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Russian Flags Fly in Niger as Putin's Fingerprints Seen in Military Coup, US Embassy Partially Evacuated

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Chaos is spreading in western Africa after Niger was taken over by a military junta July 26th. 

After the coup, Russian flags were seen waving throughout the capital. One was even put atop the French embassy, which had to be evacuated after it was attacked. 

The U.S. has also ordered a partial evacuation of its embassy.

The Russian flags are a clear sign that Niger and a number of African nations have a new ally.  And while the Wagner Group's status in Russia remains unclear after its failed uprising against the Russian military leadership, Vladimir Putin is still using Wagner mercenaries to change the political landscape in Africa for Russia's benefit.

AP Correspondent Sam Mednick said, "Already on the streets of Niamey, in the capital, people have been outside, waving Russian flags, saying that they welcome Wagner, they want Russia to come and they want the French to leave."

Yevgeny Prigozhin's Wagner Group is operating in several African nations. And where the Wagner Group goes, trouble usually follows.

Surveillance photos from the French military showed Wagner mercenaries burying bodies in Mali, where the group is believed to have massacred more than 500 people last year.  

The Russian private army, known for its atrocities in Ukraine and designated a "Transnational Criminal Organization" by the U.S. government, has taken its dirty work to Africa, where it has offered its services to a number of governments, expanding Kremlin influence on the continent.

South African Wagner expert Pauline Bax with the International Crisis Group says the Russian mercenaries only go where they're invited, providing services African leaders want.

"It's not that Wagner just comes in and rolls into a country and does whatever it wants," Bax said. "It does this with the approval and often with the blessing of the ruling elites. They provide private security to the people in power, offering military training to the army."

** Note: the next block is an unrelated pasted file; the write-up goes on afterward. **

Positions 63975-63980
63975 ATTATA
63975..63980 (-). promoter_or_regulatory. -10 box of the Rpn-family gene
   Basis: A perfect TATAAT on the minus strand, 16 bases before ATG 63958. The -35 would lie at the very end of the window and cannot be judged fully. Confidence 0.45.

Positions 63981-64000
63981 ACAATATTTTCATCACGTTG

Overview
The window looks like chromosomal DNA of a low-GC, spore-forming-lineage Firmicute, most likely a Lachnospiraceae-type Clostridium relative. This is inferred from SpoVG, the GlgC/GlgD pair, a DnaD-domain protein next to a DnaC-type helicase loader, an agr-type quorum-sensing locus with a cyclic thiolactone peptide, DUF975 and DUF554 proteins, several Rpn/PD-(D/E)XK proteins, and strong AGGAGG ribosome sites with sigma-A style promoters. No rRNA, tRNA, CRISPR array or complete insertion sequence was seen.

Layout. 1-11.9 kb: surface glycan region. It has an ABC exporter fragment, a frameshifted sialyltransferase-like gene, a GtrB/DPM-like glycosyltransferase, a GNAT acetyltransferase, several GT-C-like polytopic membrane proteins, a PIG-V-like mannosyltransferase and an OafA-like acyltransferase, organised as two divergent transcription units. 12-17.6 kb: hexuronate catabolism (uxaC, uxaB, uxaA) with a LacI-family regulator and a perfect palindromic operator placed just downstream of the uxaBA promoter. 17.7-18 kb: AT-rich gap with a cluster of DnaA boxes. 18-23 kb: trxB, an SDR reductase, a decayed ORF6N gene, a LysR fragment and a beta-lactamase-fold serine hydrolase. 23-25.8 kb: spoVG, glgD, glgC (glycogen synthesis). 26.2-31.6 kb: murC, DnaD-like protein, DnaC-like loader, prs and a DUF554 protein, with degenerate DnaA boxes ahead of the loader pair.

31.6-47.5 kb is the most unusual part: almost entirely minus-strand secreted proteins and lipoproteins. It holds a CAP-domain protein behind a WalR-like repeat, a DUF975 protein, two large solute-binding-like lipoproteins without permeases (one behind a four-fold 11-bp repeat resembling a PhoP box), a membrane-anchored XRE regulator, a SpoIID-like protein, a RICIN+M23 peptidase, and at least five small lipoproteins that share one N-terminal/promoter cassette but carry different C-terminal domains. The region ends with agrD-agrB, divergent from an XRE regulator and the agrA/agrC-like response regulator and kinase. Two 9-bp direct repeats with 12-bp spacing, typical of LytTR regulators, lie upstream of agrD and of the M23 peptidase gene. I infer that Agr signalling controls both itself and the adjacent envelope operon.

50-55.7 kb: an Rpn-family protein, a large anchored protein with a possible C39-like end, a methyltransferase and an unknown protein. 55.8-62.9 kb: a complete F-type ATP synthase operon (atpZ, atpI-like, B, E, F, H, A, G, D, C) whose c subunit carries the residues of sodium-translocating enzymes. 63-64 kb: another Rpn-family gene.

"It's basically an organized crime syndicate that is operating on behest of the Russian government," says retired FBI Agent Eric Caron, who is now a security consultant for several African nations.

"They're essentially Russia's KGB, operating throughout Africa, committing crimes, committing murder," Caron said.  

Western Africa now faces a possible war, after a coalition of West African States vowed to restore Niger's president to power, while Mali and Burkina Faso vow to defend the new military government.  

At the recent Russia Africa Summit in St. Petersburg, the military leader of Burkina Faso seemed very pleased to have his photo taken with Vladimir Putin.  

Whether there will be war or peace in Africa, the new winner is Russia, typified by signs held by protestors in Niger that say, "Down with France, Long live Putin."  

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About The Author


Since joining CBN News, Dale has reported extensively from Western Europe, as well as China, Russia, and Central and South America. Dale also covered China's opening to capitalism in the early 1990s, as well as the Yugoslav Civil War. CBN News awarded him its Command Performance Award for his reporting from Moscow and Sarajevo. Since 9/11, Dale has reported extensively on various aspects of the global war on terror in the United States and Europe. Follow Dale on Twitter @dalehurd and "like" him at